Quiet Victories Are Important, Too


I’ve been told to speak up more times than I can count. And it’s been implied that, for anyone to truly notice my value, my intelligence or my gifts, I have to be loud, make noise, stand out, and tell the world. While I think this is true in many instances—after all, we wouldn’t ever have scientific breakthroughs or life-saving medicines or technological innovations if their inventors didn’t speak up and tell someone—maybe this notion doesn’t apply to everyone. Maybe some people don’t need the world to know about all their successes, their progress, and tiny triumphs that make their hearts beat faster. Maybe some people are content with their quiet wins or only comfortable sharing them with a select few who matter the most. Maybe some people are completely fulfilled knowing that the person they see in the mirror is their biggest cheerleader. Or maybe some people don’t even have anyone close to them, no one with whom they can even share these little victories.

While many times, I agree that those who make noise very often do have something to say that’s worth celebrating, I also believe those who are quiet deserve recognition as well.

Why do we seem to cheer the most for people who thump their chests in self-importance, the sounds of their own voices echoing in the ears of everyone they come across?

If there’s anyone that deserves applause or a tip of the hat, I think it might be the people with brilliant ideas and powerful words that stay hidden. The inspiring things that live in minds and hearts which may be too afraid or too anxious, not confident or not comfortable enough to release them from their cages and watch them sail off into the world. The ones that go unnoticed. Because I know there is so much more to discover than what we can lay our eyes on or what we can open our ears to—too many words yet to be written and thoughts to be turned into creations that can change our lives. And this is one clear reason the outspoken and the fearless ones, the ones unafraid of being heard, can help the ones who can’t—or choose not to—use their voices for whatever reason.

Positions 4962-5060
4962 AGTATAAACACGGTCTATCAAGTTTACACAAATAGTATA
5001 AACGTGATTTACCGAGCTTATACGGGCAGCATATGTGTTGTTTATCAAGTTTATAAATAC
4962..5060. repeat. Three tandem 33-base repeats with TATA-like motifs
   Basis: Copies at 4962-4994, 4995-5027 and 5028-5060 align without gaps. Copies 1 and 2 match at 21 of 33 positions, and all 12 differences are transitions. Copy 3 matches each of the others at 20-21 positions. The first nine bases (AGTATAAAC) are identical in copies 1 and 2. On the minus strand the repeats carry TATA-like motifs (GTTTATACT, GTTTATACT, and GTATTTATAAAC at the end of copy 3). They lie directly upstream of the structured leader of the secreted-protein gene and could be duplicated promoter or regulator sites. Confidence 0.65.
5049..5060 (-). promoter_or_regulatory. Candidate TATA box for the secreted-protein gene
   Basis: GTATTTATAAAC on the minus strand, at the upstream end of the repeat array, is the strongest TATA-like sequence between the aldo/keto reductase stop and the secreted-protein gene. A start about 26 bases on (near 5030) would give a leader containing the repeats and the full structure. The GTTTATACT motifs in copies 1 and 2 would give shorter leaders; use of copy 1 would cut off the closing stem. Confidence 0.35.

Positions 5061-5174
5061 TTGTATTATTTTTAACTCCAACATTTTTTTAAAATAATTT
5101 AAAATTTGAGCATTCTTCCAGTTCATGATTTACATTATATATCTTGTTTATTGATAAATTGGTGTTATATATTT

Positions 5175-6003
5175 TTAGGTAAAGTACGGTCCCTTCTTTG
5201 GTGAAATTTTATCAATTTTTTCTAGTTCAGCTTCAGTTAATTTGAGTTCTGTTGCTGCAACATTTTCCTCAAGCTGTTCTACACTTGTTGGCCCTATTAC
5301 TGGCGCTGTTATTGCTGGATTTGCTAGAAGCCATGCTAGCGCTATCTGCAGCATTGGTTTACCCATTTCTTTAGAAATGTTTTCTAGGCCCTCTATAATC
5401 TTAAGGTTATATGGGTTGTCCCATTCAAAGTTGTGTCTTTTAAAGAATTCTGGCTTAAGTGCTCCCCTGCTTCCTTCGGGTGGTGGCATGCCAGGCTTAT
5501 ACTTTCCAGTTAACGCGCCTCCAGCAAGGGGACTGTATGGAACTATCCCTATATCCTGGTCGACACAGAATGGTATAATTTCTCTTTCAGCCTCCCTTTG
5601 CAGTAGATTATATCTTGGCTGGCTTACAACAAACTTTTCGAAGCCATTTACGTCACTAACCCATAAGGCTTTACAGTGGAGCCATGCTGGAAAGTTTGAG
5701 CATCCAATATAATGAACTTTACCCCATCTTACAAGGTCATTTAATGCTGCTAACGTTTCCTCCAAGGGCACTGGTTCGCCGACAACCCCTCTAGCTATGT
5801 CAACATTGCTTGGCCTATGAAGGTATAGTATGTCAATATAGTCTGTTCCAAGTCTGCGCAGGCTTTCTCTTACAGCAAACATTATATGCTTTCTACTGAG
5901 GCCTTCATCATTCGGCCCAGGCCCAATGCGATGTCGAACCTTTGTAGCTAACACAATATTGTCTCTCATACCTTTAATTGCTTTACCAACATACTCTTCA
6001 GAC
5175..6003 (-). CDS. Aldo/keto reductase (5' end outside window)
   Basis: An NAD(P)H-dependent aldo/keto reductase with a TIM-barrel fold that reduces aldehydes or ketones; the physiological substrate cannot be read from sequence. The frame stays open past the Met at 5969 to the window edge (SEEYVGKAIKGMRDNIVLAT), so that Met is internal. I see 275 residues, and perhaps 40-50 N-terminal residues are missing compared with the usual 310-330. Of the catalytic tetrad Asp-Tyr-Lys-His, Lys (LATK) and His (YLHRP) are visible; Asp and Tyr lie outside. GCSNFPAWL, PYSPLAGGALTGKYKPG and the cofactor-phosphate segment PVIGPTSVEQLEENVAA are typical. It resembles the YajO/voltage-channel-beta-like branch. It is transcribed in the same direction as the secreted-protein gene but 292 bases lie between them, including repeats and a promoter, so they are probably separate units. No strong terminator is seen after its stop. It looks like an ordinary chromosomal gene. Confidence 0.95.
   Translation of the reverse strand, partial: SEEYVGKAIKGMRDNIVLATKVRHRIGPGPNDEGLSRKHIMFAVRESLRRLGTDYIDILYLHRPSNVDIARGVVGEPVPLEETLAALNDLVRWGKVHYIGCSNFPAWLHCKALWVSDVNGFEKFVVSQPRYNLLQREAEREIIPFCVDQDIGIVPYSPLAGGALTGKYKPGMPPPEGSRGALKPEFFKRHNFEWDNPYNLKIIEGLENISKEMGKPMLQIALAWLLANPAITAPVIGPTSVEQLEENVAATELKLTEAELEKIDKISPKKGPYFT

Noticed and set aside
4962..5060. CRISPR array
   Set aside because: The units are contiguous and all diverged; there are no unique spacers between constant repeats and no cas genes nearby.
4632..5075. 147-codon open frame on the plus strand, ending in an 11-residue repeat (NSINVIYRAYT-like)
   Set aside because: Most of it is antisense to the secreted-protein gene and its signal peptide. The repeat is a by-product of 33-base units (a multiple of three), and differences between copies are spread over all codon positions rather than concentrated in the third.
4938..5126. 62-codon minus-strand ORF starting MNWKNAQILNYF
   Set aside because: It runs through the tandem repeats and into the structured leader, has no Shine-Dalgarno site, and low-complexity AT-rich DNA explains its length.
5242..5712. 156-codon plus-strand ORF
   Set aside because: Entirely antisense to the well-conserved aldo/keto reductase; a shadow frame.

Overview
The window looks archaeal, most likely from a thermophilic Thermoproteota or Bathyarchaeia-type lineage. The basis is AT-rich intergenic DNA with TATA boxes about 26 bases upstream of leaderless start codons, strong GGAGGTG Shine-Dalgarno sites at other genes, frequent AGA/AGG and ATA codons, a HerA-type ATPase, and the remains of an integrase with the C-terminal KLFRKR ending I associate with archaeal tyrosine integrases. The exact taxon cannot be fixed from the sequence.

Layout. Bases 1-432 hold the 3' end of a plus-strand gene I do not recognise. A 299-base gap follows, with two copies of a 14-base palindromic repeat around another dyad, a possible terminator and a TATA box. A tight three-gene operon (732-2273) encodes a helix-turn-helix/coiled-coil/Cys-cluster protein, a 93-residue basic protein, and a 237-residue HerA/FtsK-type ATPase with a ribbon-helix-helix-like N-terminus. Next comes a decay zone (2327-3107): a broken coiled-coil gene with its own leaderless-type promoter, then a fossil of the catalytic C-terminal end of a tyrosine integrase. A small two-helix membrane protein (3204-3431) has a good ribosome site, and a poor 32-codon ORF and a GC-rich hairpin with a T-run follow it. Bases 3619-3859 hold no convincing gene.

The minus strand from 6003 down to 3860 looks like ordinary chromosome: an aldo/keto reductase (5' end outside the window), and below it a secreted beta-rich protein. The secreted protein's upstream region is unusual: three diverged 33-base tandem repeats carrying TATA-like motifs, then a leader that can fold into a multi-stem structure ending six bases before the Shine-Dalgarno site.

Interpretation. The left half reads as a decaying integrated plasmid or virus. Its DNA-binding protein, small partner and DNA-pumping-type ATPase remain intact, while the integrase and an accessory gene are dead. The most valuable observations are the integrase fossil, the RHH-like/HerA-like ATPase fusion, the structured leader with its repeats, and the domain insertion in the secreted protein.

Sometimes the quiet ones need someone to help them along, to walk beside them and assure them that what they have to say truly matters, and the acknowledgment that there are people out there who are willing to listen. Sometimes the quiet ones need someone to help them with that first step, whether that’s handing them a loudspeaker or giving them a push into the spotlight or even helping them find a more suitable avenue to share their rich and unseen inner worlds.

Not everyone should have to be vocal to be heard. Some people use their pens and notebooks as their microphone and stage. And there are many ways to measure value as a person and uncover the gems that live within us all—those that give us each a spark of brilliance. Because we all have one.

But it’s something to remember: Being vocal and shouting their successes to the world may not be the best path for everyone to leave their footprints and make their presence known. And just because someone isn’t loud about their achievements, their strengths and talents, doesn’t mean they aren’t up to amazing things, nor does it decrease their worth as a person.

Sometimes there’s a different way to take pride in who you are and what you’ve done, and sometimes being quiet about it is okay. Or sometimes we just need a little bit more bravery or someone to be brave for us.

But when it comes down to it, it’s important to be true to who you are and what you stand for—to choose and be happy with whatever road you take to let the world know about you and your gifts.

Because we’ve all got something. Our individual strengths, our own spots chiseled out on the planet—spots that are you-shaped and can only be filled by you.

And if anyone says you need to make noise for someone to hear you or take notice, just remember that incredible things live in the quiet, too.

Because what really matters, what has always and only mattered, is not proving yourself to them, but to yourself.

And to all those with the quiet victories, I just want to say: You are seen and celebrated.